Oral Drug Reduces Relapse Rates in Multiple Sclerosis


TORONTO—Annualized relapse rates in patients with relapsing-remitting multiple sclerosis (MS) were more than 50% lower in subjects taking oral fingolimod (FTY720) than in those taking a placebo, according to research presented at the 62nd Annual Meeting of the American Academy of Neurology. The medication also reduced the risk of disability progression by 30% and significantly decreased the number of new or enlarged T2 lesions and gadolinium-enhancing lesions, per 24-month results of the phase III FTY720 Research Evaluating Effects of Daily Oral therapy in Multiple Sclerosis (FREEDOMS) trial.

Oral fingolimod, a sphingosine 1-phosphate receptor (S1PR) modulator, is the first in a novel class of drugs under evaluation for the treatment of relapsing and progressive forms of MS. S1PR modulators work to retain circulating lymphocytes in the lymph nodes, thereby reducing the recirculation of autoreactive lymphocytes and preventing penetration of these lymphocytes into the CNS.

Fingolimod Versus Placebo

The double-blind, placebo-controlled multicenter FREEDOMS study randomized 1,083 patients (mean age, 40.5) to receive once-daily doses of either 1.25-mg fingolimod, 0.5-mg fingolimod, or a placebo. For the primary end point of annualized relapse rate, both doses of fingolimod were superior to placebo, with a 54% reduction in relapses for the lower dose and a 60% reduction in the higher dose. For the key secondary end point of time to three-month confirmed disability progression, measured by a 1-point increase in the Expanded Disability Status Scale (EDSS), a 30% risk reduction was reported in the 0.5-mg dose, and 32% in the 1.25-mg dose, compared with placebo.

“Overall, 1.25-mg fingolimod did not offer any advantages regarding efficacy, and it had a slightly higher array of side effects; therefore, 0.5 mg is the dosage that we will submit an application for [FDA] approval at this time,” announced Ludwig Kappos, MD, of the Department of Neurology, University Hospital, University of Basel, Switzerland.

The second phase of the study, which was presented in 2006, showed a “clear cut effect on inflammatory outcomes on MRI,” Dr. Kappos noted. “Five years of follow-up support these effects…. Approximately 99.5% of patients remaining in the study do not show MRI activity and have a low annualized relapse rate at approximately 0.2, [which is equivalent to] one relapse every five years.”

The phase III, 24-month MRI inflammatory activity results favored fingolimod over placebo, with 50.5% of the 0.5-mg fingolimod group and 51.9% of the 1.25-mg group free from new or newly enlarged T2 lesions, compared with 21.2% of the placebo group, reported Ernst-Wilhelm Radue, MD, Director of Medical Image Analysis Center, University Hospital Basel, Switzerland. In addition, more patients were free from gadolinium-enhanced lesions with fingolimod (89.7% and 89.8%), compared with placebo (65.1%).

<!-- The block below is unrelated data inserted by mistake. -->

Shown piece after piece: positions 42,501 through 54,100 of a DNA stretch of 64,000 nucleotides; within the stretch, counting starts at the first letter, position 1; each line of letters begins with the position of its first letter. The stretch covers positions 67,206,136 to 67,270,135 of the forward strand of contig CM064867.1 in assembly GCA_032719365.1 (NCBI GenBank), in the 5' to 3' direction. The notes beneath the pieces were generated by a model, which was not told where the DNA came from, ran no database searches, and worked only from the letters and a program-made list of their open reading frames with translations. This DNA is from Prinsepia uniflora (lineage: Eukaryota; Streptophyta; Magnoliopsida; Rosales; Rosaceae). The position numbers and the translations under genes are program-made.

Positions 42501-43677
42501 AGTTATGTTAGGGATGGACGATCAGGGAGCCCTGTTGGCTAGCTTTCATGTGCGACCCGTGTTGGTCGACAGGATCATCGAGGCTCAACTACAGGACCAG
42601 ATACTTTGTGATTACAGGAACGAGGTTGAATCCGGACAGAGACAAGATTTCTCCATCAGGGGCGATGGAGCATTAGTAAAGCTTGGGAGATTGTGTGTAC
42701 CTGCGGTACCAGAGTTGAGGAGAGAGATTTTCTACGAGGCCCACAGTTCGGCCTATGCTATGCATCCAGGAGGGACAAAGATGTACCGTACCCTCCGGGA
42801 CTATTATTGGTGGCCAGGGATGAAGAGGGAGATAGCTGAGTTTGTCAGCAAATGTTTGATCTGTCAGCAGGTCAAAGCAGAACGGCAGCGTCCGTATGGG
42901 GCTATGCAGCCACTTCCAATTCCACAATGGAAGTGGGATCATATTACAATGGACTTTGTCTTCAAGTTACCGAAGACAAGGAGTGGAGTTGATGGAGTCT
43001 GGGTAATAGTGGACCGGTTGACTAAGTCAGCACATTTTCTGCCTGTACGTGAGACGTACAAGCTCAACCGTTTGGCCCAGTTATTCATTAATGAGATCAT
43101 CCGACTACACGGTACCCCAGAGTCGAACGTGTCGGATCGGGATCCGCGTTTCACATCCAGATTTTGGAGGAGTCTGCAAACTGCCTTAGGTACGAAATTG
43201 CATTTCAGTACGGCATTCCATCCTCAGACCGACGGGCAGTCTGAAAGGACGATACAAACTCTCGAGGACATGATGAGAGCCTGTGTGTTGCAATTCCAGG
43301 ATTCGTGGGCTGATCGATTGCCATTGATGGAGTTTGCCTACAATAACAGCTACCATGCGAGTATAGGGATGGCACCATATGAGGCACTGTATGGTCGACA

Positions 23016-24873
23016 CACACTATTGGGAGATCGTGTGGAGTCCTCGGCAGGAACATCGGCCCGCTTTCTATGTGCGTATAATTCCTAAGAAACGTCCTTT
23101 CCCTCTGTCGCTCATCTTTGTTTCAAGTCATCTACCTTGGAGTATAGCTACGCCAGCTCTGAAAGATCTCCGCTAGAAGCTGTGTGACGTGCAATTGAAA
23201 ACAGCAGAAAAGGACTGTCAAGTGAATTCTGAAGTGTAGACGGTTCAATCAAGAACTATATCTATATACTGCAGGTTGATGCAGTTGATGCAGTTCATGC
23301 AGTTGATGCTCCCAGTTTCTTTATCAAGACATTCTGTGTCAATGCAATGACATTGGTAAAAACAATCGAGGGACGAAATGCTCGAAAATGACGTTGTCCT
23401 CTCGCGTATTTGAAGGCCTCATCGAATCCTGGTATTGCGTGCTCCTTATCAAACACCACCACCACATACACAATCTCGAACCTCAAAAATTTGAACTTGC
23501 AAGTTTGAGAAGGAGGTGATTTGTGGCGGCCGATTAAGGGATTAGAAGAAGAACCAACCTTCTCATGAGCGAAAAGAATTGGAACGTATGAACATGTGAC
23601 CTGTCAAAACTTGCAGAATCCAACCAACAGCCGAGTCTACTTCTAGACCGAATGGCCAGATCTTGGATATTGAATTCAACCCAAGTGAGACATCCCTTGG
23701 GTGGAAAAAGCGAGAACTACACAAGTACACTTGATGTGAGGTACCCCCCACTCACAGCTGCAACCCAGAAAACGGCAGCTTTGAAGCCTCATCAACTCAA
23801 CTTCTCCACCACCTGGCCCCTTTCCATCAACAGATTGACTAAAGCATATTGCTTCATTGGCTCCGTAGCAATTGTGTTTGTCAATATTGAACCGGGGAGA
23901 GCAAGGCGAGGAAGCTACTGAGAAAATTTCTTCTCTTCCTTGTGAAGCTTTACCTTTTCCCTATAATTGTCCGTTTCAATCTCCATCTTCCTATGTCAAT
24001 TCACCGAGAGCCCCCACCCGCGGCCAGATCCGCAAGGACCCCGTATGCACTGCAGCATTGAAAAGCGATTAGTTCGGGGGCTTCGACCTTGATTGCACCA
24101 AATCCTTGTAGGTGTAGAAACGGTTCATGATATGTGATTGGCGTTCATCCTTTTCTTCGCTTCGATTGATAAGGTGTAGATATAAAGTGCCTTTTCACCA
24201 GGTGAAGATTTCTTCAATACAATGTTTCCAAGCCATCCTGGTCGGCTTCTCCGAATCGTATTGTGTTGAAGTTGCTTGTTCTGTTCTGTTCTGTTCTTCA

Fingolimod Versus Interferon

A second study, the Trial Assessing Injectable Interferon versus FTY720 Oral in Relapsing-Remitting Multiple Sclerosis (TRANSFORMS), compared both doses of fingolimod to intramuscular interferon beta-1a and found that the oral medicine reduced annualized relapse rates by up to 50%, compared with injectable interferon.

The 12-month phase III study of 1,153 patients also found that fewer patients experienced relapses requiring steroid treatment and/or hospitalization when treated with fingolimod than when treated with interferon beta-1a. Patients in both fingolimod groups also had significantly less deterioration of the ability to perform daily activities, based on the Patient-Reported Indices for Multiple Sclerosis (PRIMUS)–Activities scores, compared with the interferon group.

A 24-month optional extension study to assess the safety and efficacy—both clinically and on MRI—is under way and involves 89% of the patients who completed the core TRANSFORMS study. Patients who were taking weekly interferon beta-1a injections have been switched to daily oral fingolimod, and those who took fingolimod in the earlier phase of the trial have continued on the medication. Following the results of the FREEDOMS II trial, all subjects in the TRANSFORMS extension study are taking the 0.5-mg dose.

Safety and Tolerability

Of the 1,272 patients initially enrolled in the FREEDOMS trial, 81% completed the study. Those who discontinued the trial were proportionately lower in the 0.5-mg fingolimod group (19%), compared with the 1.25-mg dose (31%) or placebo (28%) groups.

The percentages of patients reporting any adverse events were similar for both fingolimod groups (94%) and placebo (93%). Serious adverse events were reported in 10% of patients taking 0.5-mg fingolimod, 12% of those taking 1.25-mg fingolimod, and 13% of the placebo group. Serious infectious adverse events occurred in 1.6% of the 0.5-mg group, 2.6% of the 1.25-mg group, and 1.9% of the placebo group.

Malignant neoplasms were reported in 10 patients in the placebo group and four patients in each active group. Seven cases of macular edema occurred, all in patients on the 1.25-mg dose. A transient heart rate decrease at the beginning of treatment, minor increases in blood pressure, and increases in liver enzymes were also observed.


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